Nancy Heywood, Digital Projects Coordinator, Massachusetts Historical Society

Marta Crilly, Archivist for Reference and Outreach, Boston City Archives

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Feb
28
6:30pm 6:30pm

Hostelling International Boston: Traveling While Black Panel

In celebration of Black History Month and Hostelling International's mission, HI Boston will be hosting a Traveling While Black panel. Our panel of Black travelers will discuss how identity and travel have intersected during their experiences exploring the world. The panel will discuss the following topics: travel accessibility, cultural norms abroad, the increase of Black travelers, obstacles, and racism. Audience members will also be invited to ask questions at the end of the panel. Light refreshments will be provided.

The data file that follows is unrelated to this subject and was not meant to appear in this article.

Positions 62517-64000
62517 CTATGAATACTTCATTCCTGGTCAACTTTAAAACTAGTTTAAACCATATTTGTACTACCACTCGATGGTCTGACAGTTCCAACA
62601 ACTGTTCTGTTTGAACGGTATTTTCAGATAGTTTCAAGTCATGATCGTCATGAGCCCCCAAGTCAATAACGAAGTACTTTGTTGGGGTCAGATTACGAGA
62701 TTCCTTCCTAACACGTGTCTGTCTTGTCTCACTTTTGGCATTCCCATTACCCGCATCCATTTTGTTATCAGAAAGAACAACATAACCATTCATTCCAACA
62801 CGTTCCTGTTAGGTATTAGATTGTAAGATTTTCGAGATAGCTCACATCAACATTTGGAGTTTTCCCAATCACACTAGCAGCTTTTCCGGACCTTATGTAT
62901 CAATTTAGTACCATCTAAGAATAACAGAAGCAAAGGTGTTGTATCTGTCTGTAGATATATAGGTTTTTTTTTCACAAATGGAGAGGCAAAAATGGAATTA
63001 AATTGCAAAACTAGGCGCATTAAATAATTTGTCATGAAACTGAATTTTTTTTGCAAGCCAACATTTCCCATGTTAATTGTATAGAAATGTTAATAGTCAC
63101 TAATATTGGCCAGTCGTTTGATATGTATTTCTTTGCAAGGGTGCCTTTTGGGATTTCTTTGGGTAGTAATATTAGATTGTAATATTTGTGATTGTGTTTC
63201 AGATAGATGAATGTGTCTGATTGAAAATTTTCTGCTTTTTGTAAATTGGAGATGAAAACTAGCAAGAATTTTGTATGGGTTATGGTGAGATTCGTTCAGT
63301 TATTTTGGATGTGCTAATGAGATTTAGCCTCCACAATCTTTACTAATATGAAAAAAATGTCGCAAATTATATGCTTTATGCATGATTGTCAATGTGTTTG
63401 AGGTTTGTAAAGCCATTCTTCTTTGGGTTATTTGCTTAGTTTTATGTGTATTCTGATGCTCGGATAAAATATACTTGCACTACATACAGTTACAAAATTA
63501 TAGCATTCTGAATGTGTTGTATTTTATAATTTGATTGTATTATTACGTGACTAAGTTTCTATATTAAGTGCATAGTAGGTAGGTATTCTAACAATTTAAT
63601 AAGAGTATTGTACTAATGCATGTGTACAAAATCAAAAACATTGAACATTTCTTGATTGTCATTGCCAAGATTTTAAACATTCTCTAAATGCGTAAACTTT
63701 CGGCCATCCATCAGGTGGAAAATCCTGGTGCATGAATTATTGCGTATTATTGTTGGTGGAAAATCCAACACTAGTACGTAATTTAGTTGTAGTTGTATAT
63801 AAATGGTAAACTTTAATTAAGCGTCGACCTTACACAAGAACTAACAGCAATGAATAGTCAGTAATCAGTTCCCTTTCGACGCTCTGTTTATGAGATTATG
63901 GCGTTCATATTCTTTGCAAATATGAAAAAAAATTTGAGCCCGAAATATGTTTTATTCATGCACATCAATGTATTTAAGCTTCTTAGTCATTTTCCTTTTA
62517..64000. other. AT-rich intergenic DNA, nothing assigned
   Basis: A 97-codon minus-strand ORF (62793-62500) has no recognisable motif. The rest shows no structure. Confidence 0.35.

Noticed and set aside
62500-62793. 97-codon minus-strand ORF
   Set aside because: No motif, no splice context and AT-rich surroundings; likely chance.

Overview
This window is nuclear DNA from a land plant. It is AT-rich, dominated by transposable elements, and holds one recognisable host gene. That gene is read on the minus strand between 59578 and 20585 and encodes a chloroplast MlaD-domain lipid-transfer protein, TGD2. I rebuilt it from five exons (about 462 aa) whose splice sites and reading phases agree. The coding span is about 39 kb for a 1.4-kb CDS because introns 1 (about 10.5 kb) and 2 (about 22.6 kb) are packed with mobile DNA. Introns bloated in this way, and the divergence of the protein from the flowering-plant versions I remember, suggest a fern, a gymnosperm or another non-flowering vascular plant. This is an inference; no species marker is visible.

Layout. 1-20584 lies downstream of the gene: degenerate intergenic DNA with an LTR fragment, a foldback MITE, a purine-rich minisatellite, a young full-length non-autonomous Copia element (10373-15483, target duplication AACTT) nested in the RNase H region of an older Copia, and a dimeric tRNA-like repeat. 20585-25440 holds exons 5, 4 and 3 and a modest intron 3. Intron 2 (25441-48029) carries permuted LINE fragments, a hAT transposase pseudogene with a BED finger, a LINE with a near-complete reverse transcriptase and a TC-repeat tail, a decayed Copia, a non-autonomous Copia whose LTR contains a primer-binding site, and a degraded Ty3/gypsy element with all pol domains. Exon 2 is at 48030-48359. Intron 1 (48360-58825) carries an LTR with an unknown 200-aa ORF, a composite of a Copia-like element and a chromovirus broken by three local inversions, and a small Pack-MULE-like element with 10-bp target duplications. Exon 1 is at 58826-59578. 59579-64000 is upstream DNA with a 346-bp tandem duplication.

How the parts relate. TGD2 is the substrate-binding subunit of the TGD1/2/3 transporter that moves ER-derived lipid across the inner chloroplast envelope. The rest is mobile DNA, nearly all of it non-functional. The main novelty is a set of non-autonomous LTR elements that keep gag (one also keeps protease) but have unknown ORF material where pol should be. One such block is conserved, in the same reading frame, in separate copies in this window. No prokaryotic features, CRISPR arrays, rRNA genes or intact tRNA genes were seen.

Panel: Amma Marfo, Obehi Janice, Nakia Navarro, and Rayshauna Gray

Location: HI Boston Hostel, 19 Stuart Street, Boston, MA (RSVP)

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Feb
24
to Feb 26

MisInfoCon by MIT's Media Lab and The Nieman Foundation for Journalism

MisinfoCon is a community of people focused on the challenge of misinformation and what can be done to address it. The gathering seeks to strengthen the trustworthiness of information across the entire news ecosystem: journalism, platform, community, verification, fact checking and reader experience.

Bringing together participants from different backgrounds to lead discussions and develop and test product prototypes, our goal is to connect leaders and develop actionable steps on how the various sectors can work together.